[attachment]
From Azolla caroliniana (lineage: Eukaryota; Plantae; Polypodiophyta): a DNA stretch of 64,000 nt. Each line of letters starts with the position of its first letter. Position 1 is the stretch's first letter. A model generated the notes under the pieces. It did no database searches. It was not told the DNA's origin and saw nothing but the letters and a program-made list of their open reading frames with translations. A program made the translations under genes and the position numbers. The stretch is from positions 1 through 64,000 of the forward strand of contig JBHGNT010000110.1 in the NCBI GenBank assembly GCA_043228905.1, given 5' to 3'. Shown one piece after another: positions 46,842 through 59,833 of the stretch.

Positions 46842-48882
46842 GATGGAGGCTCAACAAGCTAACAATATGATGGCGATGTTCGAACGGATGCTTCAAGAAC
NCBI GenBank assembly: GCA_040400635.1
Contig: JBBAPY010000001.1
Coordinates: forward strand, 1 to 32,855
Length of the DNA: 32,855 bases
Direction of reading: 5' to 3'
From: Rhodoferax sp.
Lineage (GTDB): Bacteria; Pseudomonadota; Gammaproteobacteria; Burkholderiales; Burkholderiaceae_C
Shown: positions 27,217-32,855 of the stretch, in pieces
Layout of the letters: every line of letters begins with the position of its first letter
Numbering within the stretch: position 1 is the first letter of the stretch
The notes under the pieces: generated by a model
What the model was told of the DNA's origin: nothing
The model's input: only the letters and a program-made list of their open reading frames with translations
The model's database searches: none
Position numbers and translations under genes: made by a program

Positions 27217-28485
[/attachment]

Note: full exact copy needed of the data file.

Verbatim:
From Azolla caroliniana (lineage: Eukaryota; Plantae; Polypodiophyta): a DNA stretch of 64,000 nt. Each line of letters starts with the position of its first letter. Position 1 is the stretch's first letter. A model generated the notes under the pieces. It did no database searches. It was not told the DNA's origin and saw nothing but the letters and a program-made list of their open reading frames with translations. A program made the translations under genes and the position numbers. The stretch is from positions 1 through 64,000 of the forward strand of contig JBHGNT010000110.1 in the NCBI GenBank assembly GCA_043228905.1, given 5' to 3'. Shown one piece after another: positions 46,842 through 59,833 of the stretch.

Positions 46842-48882
46842 GATGGAGGCTCAACAAGCTAACAATATGATGGCGATGTTCGAACGGATGCTTCAAGAAC
NCBI GenBank assembly: GCA_040400635.1
Contig: JBBAPY010000001.1
Coordinates: forward strand, 1 to 32,855
Length of the DNA: 32,855 bases
Direction of reading: 5' to 3'
From: Rhodoferax sp.
Lineage (GTDB): Bacteria; Pseudomonadota; Gammaproteobacteria; Burkholderiales; Burkholderiaceae_C
Shown: positions 27,217-32,855 of the stretch, in pieces
Layout of the letters: every line of letters begins with the position of its first letter
Numbering within the stretch: position 1 is the first letter of the stretch
The notes under the pieces: generated by a model
What the model was told of the DNA's origin: nothing
The model's input: only the letters and a program-made list of their open reading frames with translations
The model's database searches: none
Position numbers and translations under genes: made by a program

Positions 27217-28485